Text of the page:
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It is never pleasant to bite into a ripe juicy plum only to find it has a maggot (caterpillar) feeding inside.
Plum moth has caterpillars that feed inside the ripening fruits of plums, damsons and gages. Affected fruits are unfit to eat.
Indications of a plum moth include;
A resinous gum around the stone is a physiological disorder and should not be confused with plum moth damage.
Plum sawfly is a less frequent problem on plums than plum moth. The larvae tunnel into three or four fruitlets before going into the soil to pupate. Unlike plum moth whose caterpillar develop in the mature fruit, fruitlets damaged by plum sawfly fall from the tree at an early stage in June.
The plum cultivars ‘Czar’ and ‘Victoria’ seem to be more susceptible than others to plum sawfly.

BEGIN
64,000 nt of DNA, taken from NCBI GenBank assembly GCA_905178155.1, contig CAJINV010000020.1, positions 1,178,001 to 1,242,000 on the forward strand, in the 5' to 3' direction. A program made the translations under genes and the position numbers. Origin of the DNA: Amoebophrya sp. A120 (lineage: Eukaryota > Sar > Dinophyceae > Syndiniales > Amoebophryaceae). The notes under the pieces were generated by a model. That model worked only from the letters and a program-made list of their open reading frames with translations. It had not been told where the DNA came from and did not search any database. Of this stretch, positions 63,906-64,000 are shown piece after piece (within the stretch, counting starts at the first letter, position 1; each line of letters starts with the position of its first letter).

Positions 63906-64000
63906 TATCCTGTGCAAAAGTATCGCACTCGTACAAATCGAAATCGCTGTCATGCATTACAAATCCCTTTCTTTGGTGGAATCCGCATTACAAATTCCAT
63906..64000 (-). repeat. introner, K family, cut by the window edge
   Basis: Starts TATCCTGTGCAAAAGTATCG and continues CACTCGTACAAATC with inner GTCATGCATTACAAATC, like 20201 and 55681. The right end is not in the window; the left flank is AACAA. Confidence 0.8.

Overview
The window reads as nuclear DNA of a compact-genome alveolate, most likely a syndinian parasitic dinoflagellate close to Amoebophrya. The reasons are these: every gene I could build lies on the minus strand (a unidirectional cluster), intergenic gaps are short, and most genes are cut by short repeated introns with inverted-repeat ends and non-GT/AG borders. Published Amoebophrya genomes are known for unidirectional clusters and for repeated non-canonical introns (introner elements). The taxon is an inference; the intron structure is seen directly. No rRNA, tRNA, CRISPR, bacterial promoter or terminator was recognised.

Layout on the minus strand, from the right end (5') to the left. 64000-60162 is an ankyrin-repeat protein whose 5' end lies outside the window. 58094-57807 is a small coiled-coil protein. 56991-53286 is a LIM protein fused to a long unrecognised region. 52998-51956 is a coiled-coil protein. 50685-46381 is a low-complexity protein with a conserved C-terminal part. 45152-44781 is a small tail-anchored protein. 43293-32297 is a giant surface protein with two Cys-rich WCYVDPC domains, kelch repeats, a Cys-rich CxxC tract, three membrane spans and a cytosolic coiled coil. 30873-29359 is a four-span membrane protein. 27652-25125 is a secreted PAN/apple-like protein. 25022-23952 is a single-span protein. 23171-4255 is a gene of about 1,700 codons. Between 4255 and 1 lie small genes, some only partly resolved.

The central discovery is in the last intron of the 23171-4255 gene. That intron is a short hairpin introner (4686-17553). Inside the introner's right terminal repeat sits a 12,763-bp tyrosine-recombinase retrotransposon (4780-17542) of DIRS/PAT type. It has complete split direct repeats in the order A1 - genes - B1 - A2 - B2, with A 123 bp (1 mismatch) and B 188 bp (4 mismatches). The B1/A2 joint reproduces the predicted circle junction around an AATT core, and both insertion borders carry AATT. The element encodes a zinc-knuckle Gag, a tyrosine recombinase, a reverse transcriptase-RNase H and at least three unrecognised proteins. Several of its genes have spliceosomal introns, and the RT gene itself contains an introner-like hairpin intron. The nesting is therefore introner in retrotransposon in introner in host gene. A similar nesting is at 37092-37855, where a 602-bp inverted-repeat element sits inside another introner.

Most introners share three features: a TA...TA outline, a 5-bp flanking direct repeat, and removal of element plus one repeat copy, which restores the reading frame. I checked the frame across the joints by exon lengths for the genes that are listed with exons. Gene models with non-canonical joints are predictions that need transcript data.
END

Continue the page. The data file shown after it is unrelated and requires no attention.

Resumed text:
Pesticides for gardeners (Adobe Acrobat pdf document outlining pesticides available to gardeners)
Plum moth usually has one generation a year with adult moths emerging from late May onwards, but mostly in mid-June to mid-July. The newly hatched caterpillars tunnel into the fruits and feed around the stone until late summer. When fully fed, they emerge and overwinter inside silk cocoons spun under loose bark or other concealed places.
In warm summers, some caterpillars may pupate early and produce a second generation in late summer.
Bacterial cankerBlossom wiltBrown rotChemical labels explained Chemicals: using a sprayer Chemicals: using safely and effectively Codling mothFruit: harvestingFruit thinningFruit: protecting from frostPlums, gages and damsons: choosing cultivarsPlums: pruningPocket plum
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